Ivy House Estate |  Estates - ownership and development

Stoke-on-Trent Local History 

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Ivy House Estate   


Ivy House Road
the nearby Ivy House road - a clue to the existence of the Ivy House estate.


The Ivy House and estate lands belong to it lay to the south of Bucknall Road, near what is now the junction with Bucknall New Road.


The Ivy House shown on William Yates 1775 Map of Staffordshire
The "Ivey" House shown on William Yates 1775 Map of Staffordshire 

Bucknall New road was not built at this time and the road from 
"Handley Green" to the "Ivey House" was what is now Bucknall Old Road.
The mill is shown [] on the River Trent by the "n" of Green. 



1716 Known to be owned by Elizabeth and Mary Vyse the daughters and coheirs of John Vyse, clerk, of London.
At this time the Ivy House was the home of John Ford, who was still the tenant in 1749.
1722 Elizabeth, Mary, and mary's husband, Thomas Adams (of Shifnal, Salop), sold the estate to Thomas Heath a potter in Hanley.
1738 Thomas Heath sold the estate and a flint mill on the Trent to Richard Hoskins of Stafford.
1770 By this date the estate was occupied by John Wardle.
The flint mill was in the hands of Joseph Bucknall. 
1770 Richard Hoskins's son Abraham, (of Burton-upon-Trent) sold the estate to John Baddeley, a potter of Shelton.
1772 John Baddeley died and was succeeded by his son Ralph. 
Ralph Baddeley also ran the mill in conjunction with the Broad Street potworks in Shelton.
1800 By this date the Ivy House was the home of Ralph Baddeley's son Daniel. 
1801 By the end of 1801 Ralph had retired and given up his house and works in Shelton to Joseph Boon and Richard Hicks, who also secured the lease on the flint mill.
Ralph was living at the Ivy House, which had been rebuilt shortly before.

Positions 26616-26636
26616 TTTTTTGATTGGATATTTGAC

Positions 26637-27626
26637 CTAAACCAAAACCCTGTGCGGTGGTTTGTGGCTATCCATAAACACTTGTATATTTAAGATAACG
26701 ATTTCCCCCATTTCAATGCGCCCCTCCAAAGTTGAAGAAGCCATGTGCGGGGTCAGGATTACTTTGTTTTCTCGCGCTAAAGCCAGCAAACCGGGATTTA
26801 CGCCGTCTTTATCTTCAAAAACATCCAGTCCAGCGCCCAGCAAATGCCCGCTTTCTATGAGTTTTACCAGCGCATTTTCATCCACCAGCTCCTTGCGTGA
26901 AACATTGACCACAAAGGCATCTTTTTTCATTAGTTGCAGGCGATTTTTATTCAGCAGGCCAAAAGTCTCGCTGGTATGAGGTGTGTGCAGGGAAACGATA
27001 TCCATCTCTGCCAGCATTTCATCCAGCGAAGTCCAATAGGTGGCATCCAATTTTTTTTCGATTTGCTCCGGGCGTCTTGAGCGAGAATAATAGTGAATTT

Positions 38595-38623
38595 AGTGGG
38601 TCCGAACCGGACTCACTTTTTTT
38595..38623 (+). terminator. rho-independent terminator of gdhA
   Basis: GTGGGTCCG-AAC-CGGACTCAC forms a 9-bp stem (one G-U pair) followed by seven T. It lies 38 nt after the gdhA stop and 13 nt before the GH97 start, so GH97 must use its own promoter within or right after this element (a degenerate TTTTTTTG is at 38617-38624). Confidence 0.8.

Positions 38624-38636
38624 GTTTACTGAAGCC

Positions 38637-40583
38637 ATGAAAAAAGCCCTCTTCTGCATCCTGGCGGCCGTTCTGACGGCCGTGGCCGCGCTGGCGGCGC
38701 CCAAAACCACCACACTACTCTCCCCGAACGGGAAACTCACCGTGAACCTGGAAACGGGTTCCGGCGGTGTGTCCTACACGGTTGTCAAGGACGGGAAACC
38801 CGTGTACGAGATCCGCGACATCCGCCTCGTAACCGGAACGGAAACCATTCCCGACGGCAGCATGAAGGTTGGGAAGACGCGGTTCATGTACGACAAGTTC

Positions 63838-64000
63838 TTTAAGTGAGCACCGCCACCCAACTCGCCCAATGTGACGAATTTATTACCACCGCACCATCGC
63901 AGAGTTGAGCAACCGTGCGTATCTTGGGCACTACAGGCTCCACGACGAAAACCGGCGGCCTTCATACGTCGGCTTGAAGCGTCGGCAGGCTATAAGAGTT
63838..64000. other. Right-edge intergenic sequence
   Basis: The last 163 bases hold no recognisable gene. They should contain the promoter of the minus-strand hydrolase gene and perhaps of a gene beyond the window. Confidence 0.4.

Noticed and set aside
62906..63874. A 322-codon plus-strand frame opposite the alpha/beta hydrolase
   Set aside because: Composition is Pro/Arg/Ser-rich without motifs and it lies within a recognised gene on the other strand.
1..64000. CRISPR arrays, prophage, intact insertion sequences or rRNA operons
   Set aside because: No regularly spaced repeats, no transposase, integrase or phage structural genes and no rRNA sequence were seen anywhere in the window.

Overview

1802 The Ivy House estate was sold to Richard Mountford of Tottenham (Middlesex). 
1831 By this date Richard Mountford had sold the estate to Daniel Baddeley's three unmarried daughters, who were already living there.
1834 Daniel Baddeley himself was again living at the Ivy House at this time (having been living at Abbots Bromley in 1807 and at Hascombe, Surrey in 1810).
1845 The survivor of the three daughters (then of Wooton) and Daniel's eldest son (Whieldon Baddeley of Rocester) sold the estate and the flint mill to Richard Mountford Baddeley, a barrister, described then, in 1846, 1850 and 1851 as living at Ivy Cottage.
1872 Known as Ivy House Hall (so described in the Post Office directory) and occupied by Charles Mottram Cox who was working the Ivy House Colliery.
1884 According to the 1884 Kelly's directory of Staffordshire Ivy House was the home of C.J. Homer, engineer and coal master.
1893 C.J. Homer died at the Ivy House (Staffordshire Advertiser newspaper, 11 Nov 1893)
1911 According to W. Campbell's street map of 1911 the Ivy House was still standing at this date.

According to the 1890 OS map the mill was used as a corn mill during the 1870's but has been demolished by the end of the century.


The site of the Ivy House is occupied by territorial army buildings
The site of the Ivy House is now
occupied by territorial army buildings

photo: 1998

1890 OS map showing the influence of the Ivy House Estate

1848 map showing the boundary of the Ivy House Estate


questions / comments / contributions? email: Steve Birks